Definitely one of the best gamebook series ever released
Of course, this is merely one reviewer's opinion, but if Blood Sword even comes near to what was thought acceptable by the readers of these books, things were seriously amiss. But what makes me shudder with horror is the idea that if people accepted to be treated like this by a game book, they would also accept to be treated like this by a real GameMaster. Perhaps this book even corresponds to the play style of a substantial section of the roleplayers in 1987? That would really explain where something like the Abused Player Syndrome that Chris talks about comes from.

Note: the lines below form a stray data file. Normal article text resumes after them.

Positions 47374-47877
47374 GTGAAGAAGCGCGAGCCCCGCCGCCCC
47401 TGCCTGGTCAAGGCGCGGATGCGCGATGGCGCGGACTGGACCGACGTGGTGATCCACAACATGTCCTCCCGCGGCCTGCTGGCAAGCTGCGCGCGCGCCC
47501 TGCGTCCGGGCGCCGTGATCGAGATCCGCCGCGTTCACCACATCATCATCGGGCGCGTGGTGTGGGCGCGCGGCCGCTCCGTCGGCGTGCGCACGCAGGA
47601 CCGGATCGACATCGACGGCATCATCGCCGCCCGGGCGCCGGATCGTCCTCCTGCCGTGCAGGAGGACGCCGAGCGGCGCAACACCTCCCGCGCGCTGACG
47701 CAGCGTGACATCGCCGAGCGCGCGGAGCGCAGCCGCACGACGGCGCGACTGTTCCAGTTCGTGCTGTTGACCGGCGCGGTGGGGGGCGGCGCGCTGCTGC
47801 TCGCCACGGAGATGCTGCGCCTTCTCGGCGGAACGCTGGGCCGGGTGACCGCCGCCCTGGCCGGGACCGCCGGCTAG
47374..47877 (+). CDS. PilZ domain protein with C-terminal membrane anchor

So, what is so horrific about this book? Well, first of all, it is almost never the case that you actually have any information on which you can base your choices. "Do you go left or right?" How should I know? There is nothing I can do to find out which is the good choice. But if you choose the wrong option, you're bound to meet a dreadful end.
Here are some choice events:
- You meet an assassin with a poisoned dagger. If he wounds you (quite a chance), you die immediately.
- You read a scroll and are transported to a magical place from which you cannot flee, where you have to face an opponent who is much stronger than you are. You can only escape by killing him.
- You find a black potion. If you ever decide to drink it, you die.
Was roleplaying really ever like this? I really hope it wasn't, and that Blood Sword is merely an abberation.